Trump Memo Disqualifies Certain Transgender People From Military Service
People protest against President Donald Trump's decision to bar transgender people from serving in the military in a march through San Francisco's Castro neighborhood. (Polly Stryker/KQED)
The Trump administration released an order on Friday night that would disqualify most transgender people from serving in the military.
The new rules follow President Trump's calls last year for a complete ban on transgender military service. The White House said persons with a history or diagnosis of gender dysphoria — the medical diagnosis for those who receive treatment, often during their transition — are disqualified from serving except under "certain limited circumstances."
A statement issued from the White House said the president rescinded his previous memo on transgender military service and allowed Defense Secretary Jim Mattis to implement a new policy. But the somewhat contradictory plan has left many experts and transgender advocates confused over who would be allowed in and who would be kicked out.
"They could really discharge anyone who is transgender in the military. This is a categorical ban," said Matthew Thorn, president of the LGBT military association OutServe.
Trump shocked Pentagon leaders last year when he tweeted that he would reverse the Obama-era policy allowing transgender people to serve openly, the Associated Press reported. Many top generals said the order was too vague to implement, and the military started accepting new transgender enlistees on Jan. 1. Four federal courts have also blocked the ban.
"This new policy will enable the military to apply well-established mental and physical health standards — including those regarding the use of medical drugs — equally to all individuals who want to join and fight for the best military force the world has ever seen," White House Press Secretary Sarah Huckabee Sanders said Friday.
A Pentagon spokesman said early Friday that the new rules would have no immediate impact on recruiting policies because the military is still required to accept transgender individuals under the current law, the AP reported.
In a statement issued Friday, the Justice Department vowed to support the Pentagon's "lawful authority to create and implement personnel policies they have determined are necessary to best defend our nation," according the AP. But at the same time, the agency urged the courts to "lift all related preliminary injunctions" imposed after Trump tried to implement a complete ban last year.
Mattis outlined the new policy in a filing Friday in U.S. District Court in Maryland in a motion to dissolve a preliminary injunction blocking Trump's initial order banning transgender service.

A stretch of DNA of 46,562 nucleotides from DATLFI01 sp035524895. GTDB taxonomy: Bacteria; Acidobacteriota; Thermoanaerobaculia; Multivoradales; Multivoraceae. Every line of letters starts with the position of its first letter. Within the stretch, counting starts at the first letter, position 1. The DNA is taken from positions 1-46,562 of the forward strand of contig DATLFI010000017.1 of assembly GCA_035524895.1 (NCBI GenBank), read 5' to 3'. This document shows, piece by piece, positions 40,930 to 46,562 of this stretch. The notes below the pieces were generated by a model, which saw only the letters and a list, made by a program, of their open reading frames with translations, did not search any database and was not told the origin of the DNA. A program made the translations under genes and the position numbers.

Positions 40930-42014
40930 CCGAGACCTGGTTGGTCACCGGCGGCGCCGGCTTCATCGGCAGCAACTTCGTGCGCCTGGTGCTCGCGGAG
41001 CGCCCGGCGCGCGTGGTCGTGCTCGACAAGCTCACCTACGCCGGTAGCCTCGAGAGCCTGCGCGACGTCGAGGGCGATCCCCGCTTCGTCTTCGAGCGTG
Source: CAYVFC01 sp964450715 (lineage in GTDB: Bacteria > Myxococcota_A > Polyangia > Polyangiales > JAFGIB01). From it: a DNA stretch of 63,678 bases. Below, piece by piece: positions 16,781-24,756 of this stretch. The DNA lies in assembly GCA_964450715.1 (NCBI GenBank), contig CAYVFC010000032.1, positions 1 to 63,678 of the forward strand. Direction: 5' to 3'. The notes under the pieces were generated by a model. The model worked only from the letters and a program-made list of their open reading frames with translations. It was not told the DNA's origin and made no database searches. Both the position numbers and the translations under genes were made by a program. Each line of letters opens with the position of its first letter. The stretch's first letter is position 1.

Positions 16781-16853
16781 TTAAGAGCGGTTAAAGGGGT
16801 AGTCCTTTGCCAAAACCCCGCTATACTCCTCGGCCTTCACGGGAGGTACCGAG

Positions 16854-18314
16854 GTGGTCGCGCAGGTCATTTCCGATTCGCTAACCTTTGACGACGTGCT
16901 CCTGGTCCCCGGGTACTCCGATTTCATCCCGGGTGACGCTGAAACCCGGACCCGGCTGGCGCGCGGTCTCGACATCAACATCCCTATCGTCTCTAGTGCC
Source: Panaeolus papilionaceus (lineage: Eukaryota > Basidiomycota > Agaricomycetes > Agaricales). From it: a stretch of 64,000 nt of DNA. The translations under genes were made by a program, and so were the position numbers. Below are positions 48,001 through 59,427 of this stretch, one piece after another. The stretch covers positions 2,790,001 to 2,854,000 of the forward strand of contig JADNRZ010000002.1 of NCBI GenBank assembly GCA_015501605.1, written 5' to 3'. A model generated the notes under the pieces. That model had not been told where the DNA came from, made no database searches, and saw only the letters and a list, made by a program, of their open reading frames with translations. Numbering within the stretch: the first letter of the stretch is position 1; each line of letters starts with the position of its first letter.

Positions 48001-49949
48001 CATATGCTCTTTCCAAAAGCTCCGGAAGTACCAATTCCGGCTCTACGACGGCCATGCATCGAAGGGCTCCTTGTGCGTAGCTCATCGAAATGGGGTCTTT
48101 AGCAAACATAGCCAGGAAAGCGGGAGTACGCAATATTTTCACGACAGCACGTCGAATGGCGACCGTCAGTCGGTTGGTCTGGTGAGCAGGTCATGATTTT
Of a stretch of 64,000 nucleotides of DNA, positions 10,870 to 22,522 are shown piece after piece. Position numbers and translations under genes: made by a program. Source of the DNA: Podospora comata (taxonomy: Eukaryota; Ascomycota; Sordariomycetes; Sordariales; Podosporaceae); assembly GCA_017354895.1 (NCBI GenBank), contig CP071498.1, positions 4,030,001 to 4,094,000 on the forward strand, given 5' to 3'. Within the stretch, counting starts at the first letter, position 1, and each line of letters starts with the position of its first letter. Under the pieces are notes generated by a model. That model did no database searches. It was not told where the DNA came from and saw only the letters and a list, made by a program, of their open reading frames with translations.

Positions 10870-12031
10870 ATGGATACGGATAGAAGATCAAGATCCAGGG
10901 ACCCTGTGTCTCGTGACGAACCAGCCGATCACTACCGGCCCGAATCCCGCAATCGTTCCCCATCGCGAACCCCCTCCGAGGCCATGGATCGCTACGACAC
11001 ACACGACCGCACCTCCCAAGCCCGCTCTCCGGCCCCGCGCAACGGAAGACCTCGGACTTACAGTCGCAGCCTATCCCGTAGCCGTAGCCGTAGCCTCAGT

"Transgender persons with a history or diagnosis of gender dysphoria are disqualified from military service with three exceptions:
1) those stable in their biological sex for 36 months prior to accession
2) those in service diagnosed with gender dysphoria who do not require a change of gender and remain deployable
3) those in service who received a diagnosis before this policy took effect may continue in service in their preferred gender and receive appropriate medical treatment
"Transgender persons who require or have undergone gender transition are disqualified from service.
"Transgender persons without a history or diagnosis of gender dysphoria may serve in their biological sex."
In a statement, Lambda Legal Senior Attorney Peter Renn said administration's new plan "solves nothing."
"The 'plan' unveiled today is nothing more than a transparent ruse cobbled together with spittle and duct tape designed solely to try to mask discrimination. A plan to implement an unconstitutional decree is an unconstitutional plan.
"In 2016, after careful and deliberate study, the Pentagon determined that the prohibition on open service by transgender people lacked any foundation and lifted the ban. Since then, transgender troops had been serving openly and successfully — until President Trump unleashed his incendiary barrage of uninformed tweets.
"We, along with our sibling organizations, moved quickly to block implementation of the plan, and every single federal court to look at this policy – six to date – has found that it reeks of undisguised and unlawful discrimination against qualified transgender people willing and able to serve our country, and blocked its implementation. That block remains in effect, notwithstanding the release of the plan today."
Renn said that his group and another, Out-Serve-SLDN, will be in court early next week seeking a permanent injunction to block implementation of the plan.
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